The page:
Quorum is described as the 'number of members that must be present - physically or by proxy - to constitute a valid meeting'. This is not always as straight forward as it sounds, as numbers seem to differ widely between associations, with each setting out its own requirements in its governing documents. Robert's Rules states that the quorum set in an organization's bylaws 'should approximate the largest number that can be depended on to attend any meeting except in very bad weather or other extremely unfavorable conditions.' In the UK, Residents Association quorum seems to be no less than 10% and is often twice that. In some, the quorum is at least 4 members, in others 5. It's described as a majority, a number greater than a majority or a number less. It is often the case that association rules provide that once a quorum is present at a meeting, it remains so throughout that meeting regardless of how many members leave. Some community acts state that if a meeting is unable to convene due to a lack of quorum, any subsequent adjourned meeting will only require a quorum of one-half of the original.
Robert's Rules states further that 'when the chair has called a meeting to order after finding that a quorum is present, the continued presence of a quorum is presumed, unless the chair or a member notices that a quorum is no longer present.' It generally falls upon the secretary of UK Residents Associations to ensure this quorum is present before any business is discussed. Any member of the association who notices the apparent absence of a quorum can make a point of order and this even extends to debates on already-pending questions continuing after a quorum is no longer present. But there is an apparent contradiction to all this - Again, Robert's Rules states 'If there is important business that should not be delayed, the meeting should fix the time for an adjourned meeting and then adjourn. Where an important opportunity would be lost unless acted upon immediately, the members present can, at their own risk, act in the emergency with the hope that their action will be ratified by a later meeting at which a quorum is present.' So, if quorum is the majority of the entire membership, it would appear that there are no definitive amounts.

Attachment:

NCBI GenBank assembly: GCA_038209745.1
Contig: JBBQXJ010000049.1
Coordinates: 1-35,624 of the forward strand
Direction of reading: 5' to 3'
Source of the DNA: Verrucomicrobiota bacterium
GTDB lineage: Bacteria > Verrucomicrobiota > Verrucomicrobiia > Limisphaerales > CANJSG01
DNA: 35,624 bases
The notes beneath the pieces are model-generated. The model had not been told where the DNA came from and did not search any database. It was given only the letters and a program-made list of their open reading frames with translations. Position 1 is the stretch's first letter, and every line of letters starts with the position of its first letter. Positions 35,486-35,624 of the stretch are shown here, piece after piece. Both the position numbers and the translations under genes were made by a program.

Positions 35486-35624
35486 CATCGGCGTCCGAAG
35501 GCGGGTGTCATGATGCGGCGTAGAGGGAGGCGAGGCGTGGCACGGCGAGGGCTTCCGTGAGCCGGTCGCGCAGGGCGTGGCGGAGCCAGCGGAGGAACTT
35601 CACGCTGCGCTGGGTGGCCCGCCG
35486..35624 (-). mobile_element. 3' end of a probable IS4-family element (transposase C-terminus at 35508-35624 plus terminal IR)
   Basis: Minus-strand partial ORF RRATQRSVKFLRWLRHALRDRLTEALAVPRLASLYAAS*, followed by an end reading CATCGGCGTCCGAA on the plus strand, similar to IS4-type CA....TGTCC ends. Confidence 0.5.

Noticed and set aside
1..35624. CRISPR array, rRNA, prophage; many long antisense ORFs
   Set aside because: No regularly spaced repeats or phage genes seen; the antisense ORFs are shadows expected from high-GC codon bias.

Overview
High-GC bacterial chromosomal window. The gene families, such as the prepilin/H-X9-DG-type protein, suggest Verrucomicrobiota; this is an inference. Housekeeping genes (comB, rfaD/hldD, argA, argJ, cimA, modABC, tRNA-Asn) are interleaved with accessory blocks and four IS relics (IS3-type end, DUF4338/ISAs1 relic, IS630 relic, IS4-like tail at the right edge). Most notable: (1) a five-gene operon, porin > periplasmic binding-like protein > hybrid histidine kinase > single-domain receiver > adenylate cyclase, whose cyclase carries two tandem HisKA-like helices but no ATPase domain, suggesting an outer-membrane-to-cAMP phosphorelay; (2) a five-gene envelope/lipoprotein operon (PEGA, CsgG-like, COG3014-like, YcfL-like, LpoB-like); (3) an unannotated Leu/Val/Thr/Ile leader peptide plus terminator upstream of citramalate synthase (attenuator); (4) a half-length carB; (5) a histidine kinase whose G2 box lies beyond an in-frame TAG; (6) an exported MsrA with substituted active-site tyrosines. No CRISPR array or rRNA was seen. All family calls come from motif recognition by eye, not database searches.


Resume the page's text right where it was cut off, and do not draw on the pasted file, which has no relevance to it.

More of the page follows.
Quorum in US Home Owner's Associations
In the US, quorum seems to have a slight variance on the UK definition. 'A quorum is the smallest number of board members necessary to legally conduct the business of an HOA'. Unless that quorum is present, minutes should not be taken, since official business of the HOA cannot be conducted. Most groups, but not all, define a quorum as a simple majority of the members, a fact which should be defined in the HOA's own bylaws. For example, if there are 100 members there would have to at least 51 members present for a majority, and 26 members present for a simple majority. Without a quorum of members then a meeting cannot proceed and a vote on any topic or election cannot occur. Quorum is the first thing that should be determined before a meeting starts, in order to decide whether to go on or move the meeting to another date. The board also cannot just 'say' that there is a quorum. Quorum needs to be properly documented either through a roll call or by sign-in. The quorum number should also be recorded in the minutes for the meeting or election. There does, however, appear to be some common ground - without a quorum, a vote cannot be taken, and the status quo cannot be changed.
One point is very clear - getting a quorum at HOA meetings is becoming harder every day. This is where e-voting comes to the forefront. What better way can there be to help home owners participate in meetings, particularly those who might be simply too busy to physically attend? VoteHOANow is the ideal platform for those who cannot mail a physical ballot. Quotes from clients emphasise the obvious advantages of turning to the web - 'Our online voting went really well. Several people told me it was very easy and a preferred way to participate. We ended up meeting quorum, and the two elections went seamlessly'. 'For the 1st time in ten years our HOA made quorum at the annual meeting'. 'VoteHOANow was a key instrument in helping us achieve quorum by giving the homeowners another way to vote'.
A complex question, but one simple solution.
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